Wildfire risk ‘very high’ as Manatee is now in severe drought

In just a week, the “severe drought” designation has doubled in size.
In just a week, the “severe drought” designation has doubled in size.

Bone-dry conditions forecast an increased risk of fire danger for Manatee County.

According to the National Drought Mitigation Center’s U.S. Drought Monitor map from Tuesday, Manatee and Sarasota counties are now listed as being in a “severe drought.” The severe drought spans from Hernando to Collier counties.

Also, the Florida Forest Service’s fire danger index forecast on Thursday listed six counties, including Manatee, as having “very high” fire danger.

The ingredients needed to brew a wildfire include dry weather, high winds, low humidity and high dispersion. And, of course, a spark to start it all.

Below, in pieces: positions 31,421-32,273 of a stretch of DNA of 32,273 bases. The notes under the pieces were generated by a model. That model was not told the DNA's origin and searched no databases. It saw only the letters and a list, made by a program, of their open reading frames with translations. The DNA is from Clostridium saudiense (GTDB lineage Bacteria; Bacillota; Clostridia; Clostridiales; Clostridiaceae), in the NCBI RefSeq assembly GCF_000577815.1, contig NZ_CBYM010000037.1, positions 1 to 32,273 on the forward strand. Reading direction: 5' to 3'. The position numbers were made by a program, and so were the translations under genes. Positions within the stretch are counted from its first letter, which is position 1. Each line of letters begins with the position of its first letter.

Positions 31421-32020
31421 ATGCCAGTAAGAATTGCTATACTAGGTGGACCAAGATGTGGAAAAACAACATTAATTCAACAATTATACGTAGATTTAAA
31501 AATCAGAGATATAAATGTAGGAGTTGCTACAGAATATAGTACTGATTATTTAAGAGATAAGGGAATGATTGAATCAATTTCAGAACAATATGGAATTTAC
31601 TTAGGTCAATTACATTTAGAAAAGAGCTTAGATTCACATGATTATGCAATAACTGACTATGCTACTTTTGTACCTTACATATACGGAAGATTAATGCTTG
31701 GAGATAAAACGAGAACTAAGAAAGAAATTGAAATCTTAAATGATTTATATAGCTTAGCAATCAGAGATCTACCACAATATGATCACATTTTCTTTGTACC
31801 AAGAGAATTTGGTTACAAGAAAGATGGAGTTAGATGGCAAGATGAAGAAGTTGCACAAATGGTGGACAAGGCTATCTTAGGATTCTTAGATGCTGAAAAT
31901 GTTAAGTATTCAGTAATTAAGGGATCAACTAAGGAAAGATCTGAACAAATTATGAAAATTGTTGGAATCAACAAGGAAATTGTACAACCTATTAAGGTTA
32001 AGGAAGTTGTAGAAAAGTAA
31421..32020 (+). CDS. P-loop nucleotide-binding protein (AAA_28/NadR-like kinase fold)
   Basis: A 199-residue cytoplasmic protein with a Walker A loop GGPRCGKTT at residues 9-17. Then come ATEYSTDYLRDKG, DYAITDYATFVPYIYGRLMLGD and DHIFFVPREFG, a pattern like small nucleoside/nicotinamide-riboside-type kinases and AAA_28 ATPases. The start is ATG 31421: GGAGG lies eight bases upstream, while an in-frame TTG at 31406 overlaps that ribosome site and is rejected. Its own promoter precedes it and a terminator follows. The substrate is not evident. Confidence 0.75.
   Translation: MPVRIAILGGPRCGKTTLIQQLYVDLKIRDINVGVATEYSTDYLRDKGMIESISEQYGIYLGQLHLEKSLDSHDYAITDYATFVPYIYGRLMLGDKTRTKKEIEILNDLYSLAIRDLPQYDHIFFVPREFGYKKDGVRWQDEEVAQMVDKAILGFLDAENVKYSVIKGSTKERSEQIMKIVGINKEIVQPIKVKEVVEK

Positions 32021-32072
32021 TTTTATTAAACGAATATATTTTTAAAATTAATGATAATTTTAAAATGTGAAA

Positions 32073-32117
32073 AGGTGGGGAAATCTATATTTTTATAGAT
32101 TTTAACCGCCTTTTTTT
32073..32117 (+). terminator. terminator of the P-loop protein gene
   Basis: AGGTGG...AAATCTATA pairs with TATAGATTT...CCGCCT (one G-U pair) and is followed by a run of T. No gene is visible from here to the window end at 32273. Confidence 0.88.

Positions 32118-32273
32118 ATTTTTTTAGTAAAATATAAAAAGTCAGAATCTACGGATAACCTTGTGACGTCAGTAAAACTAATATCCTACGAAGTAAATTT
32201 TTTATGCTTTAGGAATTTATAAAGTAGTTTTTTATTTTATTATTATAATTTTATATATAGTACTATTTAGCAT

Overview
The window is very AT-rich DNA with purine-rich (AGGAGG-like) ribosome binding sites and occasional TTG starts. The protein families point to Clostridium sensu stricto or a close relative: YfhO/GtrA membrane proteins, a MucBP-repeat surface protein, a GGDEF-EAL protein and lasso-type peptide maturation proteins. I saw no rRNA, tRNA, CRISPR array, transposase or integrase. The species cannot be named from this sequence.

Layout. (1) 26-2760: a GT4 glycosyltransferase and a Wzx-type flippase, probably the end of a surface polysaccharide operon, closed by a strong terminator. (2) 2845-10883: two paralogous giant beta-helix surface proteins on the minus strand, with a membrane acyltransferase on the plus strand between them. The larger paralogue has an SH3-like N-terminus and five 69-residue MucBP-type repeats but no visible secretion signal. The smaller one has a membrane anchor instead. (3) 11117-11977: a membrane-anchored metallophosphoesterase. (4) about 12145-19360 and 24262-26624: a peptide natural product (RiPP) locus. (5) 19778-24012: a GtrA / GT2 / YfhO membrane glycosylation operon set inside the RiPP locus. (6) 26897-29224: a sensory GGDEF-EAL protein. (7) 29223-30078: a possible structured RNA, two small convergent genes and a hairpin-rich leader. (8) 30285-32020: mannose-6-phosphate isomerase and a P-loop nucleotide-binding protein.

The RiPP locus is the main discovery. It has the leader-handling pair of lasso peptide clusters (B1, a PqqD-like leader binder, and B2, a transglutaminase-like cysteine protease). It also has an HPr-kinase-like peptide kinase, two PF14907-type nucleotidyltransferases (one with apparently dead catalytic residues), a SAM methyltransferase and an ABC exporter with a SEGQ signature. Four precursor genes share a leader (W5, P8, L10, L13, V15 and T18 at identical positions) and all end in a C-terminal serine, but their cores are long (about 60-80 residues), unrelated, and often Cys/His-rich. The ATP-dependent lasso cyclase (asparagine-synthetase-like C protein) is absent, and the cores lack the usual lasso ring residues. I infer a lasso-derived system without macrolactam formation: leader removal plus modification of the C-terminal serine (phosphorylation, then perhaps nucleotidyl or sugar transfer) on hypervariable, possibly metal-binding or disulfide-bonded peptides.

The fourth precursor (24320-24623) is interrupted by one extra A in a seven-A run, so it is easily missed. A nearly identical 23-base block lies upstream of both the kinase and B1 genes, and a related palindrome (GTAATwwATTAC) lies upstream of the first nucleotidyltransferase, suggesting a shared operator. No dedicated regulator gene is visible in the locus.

So far this year, Manatee has received less than half its typical rainfall. Historical data collected by the Southwest Florida Water Management District shows that for the first three months of 2017, Manatee got 4.2 inches of rain. The same time period in 2016 brought 9.35 inches, and the first quarter of 2015 had 7.18 inches.

The Florida Forest Service Myakka River District is currently restricting permitted pile burns to only citrus spot burns in Manatee, Sarasota, DeSoto, Charlotte and Hardee counties. Pile burns greater than 8 feet by 8 feet require permission by the Florida Forest Service.

On Tuesday, Gov. Rick Scott declared a state of emergency due to the recent surge in fires. As of Sunday, there have been 1,446 wildfires in Florida that burned more than 68,000 acres, according to the Florida Department of Agriculture and Consumer Services. Scott directed the Florida National Guard to provide resources to aide firefighters across the state Wednesday.

Hannah Morse: 941-745-7055, @mannahhorse